Background: We evaluated the orexin receptor antagonist filorexant (MK-6096) for treatment augmentation in patients with major depressive disorder.
Methods: We conducted a 6-week, double-blind, placebo-controlled, parallel-group, Phase II, proof-of-concept study. Patients with major depressive disorder (partial responders to ongoing antidepressant therapy) were randomized 1:1 to once-daily oral filorexant 10 mg or matching placebo.
Results: Due to enrollment challenges, the study was terminated early, resulting in insufficient statistical power to detect a prespecified treatment difference; of 326 patients planned, 129 (40%) were randomized and 128 took treatment. There was no statistically significant difference in the primary endpoint of change from baseline to week 6 in Montgomery Asberg Depression Rating Scale total score; the estimated treatment difference for filorexant-placebo was -0.7 (with negative values favoring filorexant) (P=.679). The most common adverse events were somnolence and suicidal ideation.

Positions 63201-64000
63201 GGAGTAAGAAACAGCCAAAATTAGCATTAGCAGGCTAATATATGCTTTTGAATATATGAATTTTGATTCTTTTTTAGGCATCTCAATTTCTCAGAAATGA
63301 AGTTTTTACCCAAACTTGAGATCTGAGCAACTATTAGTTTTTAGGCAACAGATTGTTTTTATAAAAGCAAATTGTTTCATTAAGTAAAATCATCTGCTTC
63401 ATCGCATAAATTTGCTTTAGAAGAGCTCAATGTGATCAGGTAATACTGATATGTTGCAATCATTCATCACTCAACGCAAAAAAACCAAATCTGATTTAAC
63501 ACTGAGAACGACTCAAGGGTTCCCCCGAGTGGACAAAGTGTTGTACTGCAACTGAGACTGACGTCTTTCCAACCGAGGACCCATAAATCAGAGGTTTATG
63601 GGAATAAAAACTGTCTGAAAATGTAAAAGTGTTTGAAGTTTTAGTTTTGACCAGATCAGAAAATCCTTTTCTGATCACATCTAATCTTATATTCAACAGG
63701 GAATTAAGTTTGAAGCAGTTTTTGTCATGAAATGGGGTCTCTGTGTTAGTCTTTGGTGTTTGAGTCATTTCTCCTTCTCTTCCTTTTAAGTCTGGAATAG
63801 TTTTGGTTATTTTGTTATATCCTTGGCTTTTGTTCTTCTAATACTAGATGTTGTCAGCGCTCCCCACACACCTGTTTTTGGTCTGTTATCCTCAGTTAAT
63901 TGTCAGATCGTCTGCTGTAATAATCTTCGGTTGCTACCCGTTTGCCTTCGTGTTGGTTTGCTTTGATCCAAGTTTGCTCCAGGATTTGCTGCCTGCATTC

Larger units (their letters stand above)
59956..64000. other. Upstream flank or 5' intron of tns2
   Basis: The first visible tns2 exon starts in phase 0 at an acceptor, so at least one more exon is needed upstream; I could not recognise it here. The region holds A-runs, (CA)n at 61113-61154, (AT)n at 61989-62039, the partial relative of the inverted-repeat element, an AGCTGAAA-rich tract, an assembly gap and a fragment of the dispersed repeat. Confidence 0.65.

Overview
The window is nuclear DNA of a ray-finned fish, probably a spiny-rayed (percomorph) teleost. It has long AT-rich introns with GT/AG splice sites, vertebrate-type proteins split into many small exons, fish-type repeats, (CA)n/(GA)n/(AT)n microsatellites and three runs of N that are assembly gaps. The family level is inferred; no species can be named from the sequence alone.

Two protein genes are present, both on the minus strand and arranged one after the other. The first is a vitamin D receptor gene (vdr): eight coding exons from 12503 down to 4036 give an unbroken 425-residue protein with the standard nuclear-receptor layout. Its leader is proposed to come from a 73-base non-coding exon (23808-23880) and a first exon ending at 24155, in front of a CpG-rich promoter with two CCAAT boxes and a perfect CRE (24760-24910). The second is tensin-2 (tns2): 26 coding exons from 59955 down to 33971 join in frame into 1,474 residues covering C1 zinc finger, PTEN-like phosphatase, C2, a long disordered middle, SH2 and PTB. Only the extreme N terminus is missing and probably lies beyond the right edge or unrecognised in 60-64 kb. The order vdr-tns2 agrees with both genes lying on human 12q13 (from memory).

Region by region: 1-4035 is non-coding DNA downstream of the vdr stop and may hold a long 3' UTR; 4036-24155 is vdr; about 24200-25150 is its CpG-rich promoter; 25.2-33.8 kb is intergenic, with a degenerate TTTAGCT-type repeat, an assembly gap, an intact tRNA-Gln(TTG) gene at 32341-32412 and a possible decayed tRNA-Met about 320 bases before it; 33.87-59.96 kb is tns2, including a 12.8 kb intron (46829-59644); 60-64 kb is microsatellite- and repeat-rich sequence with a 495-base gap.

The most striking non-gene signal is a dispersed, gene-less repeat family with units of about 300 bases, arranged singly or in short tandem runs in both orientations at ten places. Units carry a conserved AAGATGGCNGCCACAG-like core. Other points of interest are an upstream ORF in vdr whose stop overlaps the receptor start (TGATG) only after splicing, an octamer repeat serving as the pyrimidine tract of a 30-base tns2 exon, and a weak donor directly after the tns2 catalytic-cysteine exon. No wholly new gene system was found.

Conclusions: The interpretation of the results is limited by the enrollment, which was less than originally planned, but the available data do not suggest efficacy of orexin receptor antagonism with filorexant for the treatment of depression. (Clinical Trial Registry: clinicaltrials.gov: NCT01554176).
Keywords: MK-6096; depression; filorexant; orexin receptor antagonist.
© The Author 2017. Published by Oxford University Press on behalf of CINP.